Considering that the nature of their work would be considered controversial, if not offensive, by many religious people, it is perhaps surprising that most of the project's scholars are themselves Orthodox Jews.
"A believing Jew claims that the source of the Bible is prophecy," said the project's bearded academic secretary, Rafael Zer. "But as soon as the words are given to human beings — with God's agreement, and at his initiative — the holiness of the biblical text remains, even if mistakes are made when the text is passed on."
Copyright 2011 The Associated Press. All rights reserved. This material may not be published, broadcast, rewritten or redistributed.

 

 

Tuesday, 25 July 2017 12:28

Ezekiel 34:29

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King James Bible
And I will raise up for them a plant of renown, and they shall be no more consumed with hunger in the land, neither bear the shame of the heathen any more.

 

Tuesday, 25 July 2017 04:27

Genesis 1:29

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And God said, “Behold, I have given you every plant yielding seed that is on the face of all the earth, and every tree with seed in its fruit. You shall have them for food.”

Saturday, 22 July 2017 10:10

Moses and Mount Sinai - WORK IN PROGRESS

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According to the Book of Exodus, Mount Sinai (Hebrew: הר סיני, Har Sinai) is the mountain at which the Ten Commandments were given to Moses by God. So they, the Israelites had just left Egypt 90 days earlier and on that very day they come to the Desert of Sinai. This is where God hands down to Moses the law, all ten of them. From the movies this all happened in one pass. However that's the movies. According to the Torah, Moses frequented this mountain for some reason as he climbed and descended it 8 times in all. Booming thunder and bolts of lightning accompany Moses as he descends the cloud-covered Mount Sinai, bearing aloft the two tablets inscribed with the Ten Commandments. Think about how heavy these stone tablets would have been. Or maybe they were really tiny, we don't know because we no longer have them. According to History they would have been stored in the Ark of the Covenant.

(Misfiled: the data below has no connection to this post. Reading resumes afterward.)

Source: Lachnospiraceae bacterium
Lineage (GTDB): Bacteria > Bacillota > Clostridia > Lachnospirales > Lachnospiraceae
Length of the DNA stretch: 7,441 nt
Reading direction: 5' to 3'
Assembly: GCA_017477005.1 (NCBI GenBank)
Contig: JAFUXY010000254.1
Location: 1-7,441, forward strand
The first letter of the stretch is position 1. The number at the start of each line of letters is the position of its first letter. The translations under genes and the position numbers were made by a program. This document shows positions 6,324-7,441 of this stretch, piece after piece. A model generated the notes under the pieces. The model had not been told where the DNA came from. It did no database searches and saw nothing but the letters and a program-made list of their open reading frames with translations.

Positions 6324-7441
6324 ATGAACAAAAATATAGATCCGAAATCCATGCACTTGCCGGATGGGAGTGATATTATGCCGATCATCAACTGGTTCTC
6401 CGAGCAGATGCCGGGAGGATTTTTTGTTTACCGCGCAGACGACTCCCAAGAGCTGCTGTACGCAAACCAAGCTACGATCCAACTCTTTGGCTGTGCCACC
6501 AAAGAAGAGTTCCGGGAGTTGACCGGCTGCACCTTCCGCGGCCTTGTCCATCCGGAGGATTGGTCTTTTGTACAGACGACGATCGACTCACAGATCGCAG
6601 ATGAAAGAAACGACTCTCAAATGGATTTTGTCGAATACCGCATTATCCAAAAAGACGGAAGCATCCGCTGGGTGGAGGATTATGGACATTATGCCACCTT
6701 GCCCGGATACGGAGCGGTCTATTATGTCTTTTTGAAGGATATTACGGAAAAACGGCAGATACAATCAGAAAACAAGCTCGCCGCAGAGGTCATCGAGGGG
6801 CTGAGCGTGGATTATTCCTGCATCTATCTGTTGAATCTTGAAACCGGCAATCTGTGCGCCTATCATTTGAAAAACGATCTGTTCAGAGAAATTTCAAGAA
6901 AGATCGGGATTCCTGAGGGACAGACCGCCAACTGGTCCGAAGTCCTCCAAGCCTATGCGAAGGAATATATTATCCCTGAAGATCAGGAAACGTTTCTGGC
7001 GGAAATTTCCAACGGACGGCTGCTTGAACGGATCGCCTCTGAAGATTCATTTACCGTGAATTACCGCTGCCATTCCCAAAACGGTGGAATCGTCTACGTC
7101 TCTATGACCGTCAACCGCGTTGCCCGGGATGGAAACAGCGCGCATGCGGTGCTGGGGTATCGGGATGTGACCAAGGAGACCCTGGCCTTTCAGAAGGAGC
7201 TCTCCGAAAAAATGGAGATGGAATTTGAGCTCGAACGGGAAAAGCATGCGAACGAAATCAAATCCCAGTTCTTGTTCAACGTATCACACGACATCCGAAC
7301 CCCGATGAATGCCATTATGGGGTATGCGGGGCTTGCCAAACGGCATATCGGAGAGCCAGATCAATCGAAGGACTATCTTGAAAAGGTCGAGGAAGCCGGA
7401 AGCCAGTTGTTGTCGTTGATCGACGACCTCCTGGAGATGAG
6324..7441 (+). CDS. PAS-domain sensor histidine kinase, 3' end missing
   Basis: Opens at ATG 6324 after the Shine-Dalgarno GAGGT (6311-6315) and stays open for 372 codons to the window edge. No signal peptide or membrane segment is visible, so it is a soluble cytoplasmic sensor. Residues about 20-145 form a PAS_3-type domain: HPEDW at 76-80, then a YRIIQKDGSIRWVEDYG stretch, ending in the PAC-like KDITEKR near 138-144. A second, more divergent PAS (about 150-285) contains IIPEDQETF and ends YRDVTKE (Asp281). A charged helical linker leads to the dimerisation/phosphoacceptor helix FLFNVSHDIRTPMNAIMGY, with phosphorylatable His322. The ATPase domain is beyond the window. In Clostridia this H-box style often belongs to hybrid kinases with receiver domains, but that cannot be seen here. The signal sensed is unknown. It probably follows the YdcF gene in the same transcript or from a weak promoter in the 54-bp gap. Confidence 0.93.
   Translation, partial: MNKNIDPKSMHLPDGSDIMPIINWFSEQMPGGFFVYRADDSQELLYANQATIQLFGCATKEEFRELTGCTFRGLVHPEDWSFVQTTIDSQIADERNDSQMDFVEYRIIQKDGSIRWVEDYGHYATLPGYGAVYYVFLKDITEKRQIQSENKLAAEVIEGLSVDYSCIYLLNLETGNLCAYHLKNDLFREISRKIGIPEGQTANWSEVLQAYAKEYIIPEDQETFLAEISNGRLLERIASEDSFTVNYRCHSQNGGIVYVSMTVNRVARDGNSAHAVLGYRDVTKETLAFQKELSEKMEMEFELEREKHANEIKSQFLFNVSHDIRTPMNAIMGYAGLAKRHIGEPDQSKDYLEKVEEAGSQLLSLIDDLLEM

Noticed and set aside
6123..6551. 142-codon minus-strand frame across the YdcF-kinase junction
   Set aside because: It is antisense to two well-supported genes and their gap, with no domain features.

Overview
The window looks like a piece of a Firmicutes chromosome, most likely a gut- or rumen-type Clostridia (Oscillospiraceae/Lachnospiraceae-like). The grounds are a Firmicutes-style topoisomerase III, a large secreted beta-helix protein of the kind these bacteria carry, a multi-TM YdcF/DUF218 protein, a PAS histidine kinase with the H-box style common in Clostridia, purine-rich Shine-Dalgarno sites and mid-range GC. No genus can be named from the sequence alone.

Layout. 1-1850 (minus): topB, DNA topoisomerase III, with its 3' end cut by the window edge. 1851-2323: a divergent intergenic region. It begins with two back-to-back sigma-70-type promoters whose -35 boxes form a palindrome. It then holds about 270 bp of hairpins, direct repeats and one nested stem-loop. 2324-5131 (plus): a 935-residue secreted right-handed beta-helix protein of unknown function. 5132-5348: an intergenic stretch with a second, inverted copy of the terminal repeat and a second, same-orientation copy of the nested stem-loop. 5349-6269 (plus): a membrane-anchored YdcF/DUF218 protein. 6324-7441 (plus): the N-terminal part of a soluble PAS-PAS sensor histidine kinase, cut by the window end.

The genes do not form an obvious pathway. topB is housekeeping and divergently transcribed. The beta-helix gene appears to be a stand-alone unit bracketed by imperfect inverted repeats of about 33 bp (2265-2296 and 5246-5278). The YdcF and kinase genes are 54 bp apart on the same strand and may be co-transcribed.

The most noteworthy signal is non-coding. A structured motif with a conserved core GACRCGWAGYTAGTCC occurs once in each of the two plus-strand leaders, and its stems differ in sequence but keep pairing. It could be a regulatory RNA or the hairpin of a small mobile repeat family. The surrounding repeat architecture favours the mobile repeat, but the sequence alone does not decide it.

How many times does God speak to Moses?
Well the first it happens appears in Exodus 3:1-6 when he commands Moses to lead his people out of Egypt. This is the first
In Exodus 30:22-30 God gives Moses the recipe for Holy Anointing Oil.

(Exodus 13:21)


(Exodus 19:1–8)

(Exodus 19:9–20:14).2

(Exodus 20:15–18)

(Exodus 20:19–23:19)

(Exodus 23:20–33)

(Exodus 24:1–8).

(Exodus 24:12)

(Exodus 25:1–31:17)

(Exodus 25:22)

(Exodus 32:1–6)

(Exodus 32:7–33:23)

(Exodus 34:1–4)

(Exodus 34:5–26)

(Exodus 34:27– 28)

(Exodus 34:29–35)

(Exodus 35:1–20)

(Exodus 35:21–40:16)

(Exodus 40:17–33)

(Exodus 40:34-Leviticus 1:1)

(Leviticus 1:2–Numbers 10:11)

(Numbers 14:26–35)

(Numbers 36:13).

(Deuteronomy 1:1–5)

(Deuteronomy 12–26)

(Deuteronomy 5:25–6:3 etc.)

(Deuteronomy 28:69).

(Deuteronomy 29–31, 34).


















Saturday, 22 July 2017 08:13

Jeremiah 6:20

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20 To what purpose cometh there to me incense from Sheba, and the sweet cane from a far country? your burnt offerings are not acceptable, nor your sacrifices sweet unto me.

The references here are to both Incense and also Sweet Cane, Both of these would be references to Cannabis. The Incense would have cannabis in it but the reference to Sweet Cane is a reference to Cannabis itself.

Saturday, 22 July 2017 07:46

Lost in Translation

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Stained Glass Window - Woman annointed the feet of Jesus

 

S

ara Benetowa discovered that the Kaneh-Bosm or Cannabis is mentioned 5 times in the Old Testament. The first occurrence appears in the Holy Anointing Oil as Calamus, (Exodus 30:23).  "Sara argued that the translation of Calamus was a mistranslation which occurred in the oldest Bible the “Septuagint” and the mistranslation was copied in later versions.”
 

 

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he Exodus 30:23 reference refers to sweet Calamus.  If you look at this in the Strong’s concordance where they spell this as qaneh rather than kaneh, they pronounce this as Kaw-Naw, a reed, calamus, and cane are listed as possible translations.  The term sweet used in Exodus 30:23 in Hebrew is Bosem.  According to the Webster’s New World Hebrew Dictionary, Bosem is perfume; scent.  The Concordance: the Hebrew is Bosem #1314, fragrance, by impl. spicery; also the balsam plant:—-smell, spice, sweet (odour).
 

 

  - If you actually buy the Calamus translation for the Holy Oil, then you assume that God specified in Exodus 30:23 a drug commonly known as herbal Ecstasy.  Calamus contains an ingredient called asarone.  This is a hallucinogen which is metabolized in the liver as trimethoxyamphetamine which is known as herbal ecstasy.  The Middle Eastern version of this plant is far more toxic than its North American Cousin.  This is deadly to flies and other insects.

 

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n some Bibles sweet calamus is translated as aromatic or fragrant Cane.  It is where the bosem is fused to the word kaneh or qaneh that the cannabis translation becomes apparent.  So then to pronounce this we have kaw-naw-bosem, and is spelled in English qaneh-bosem or kaneh-bosem.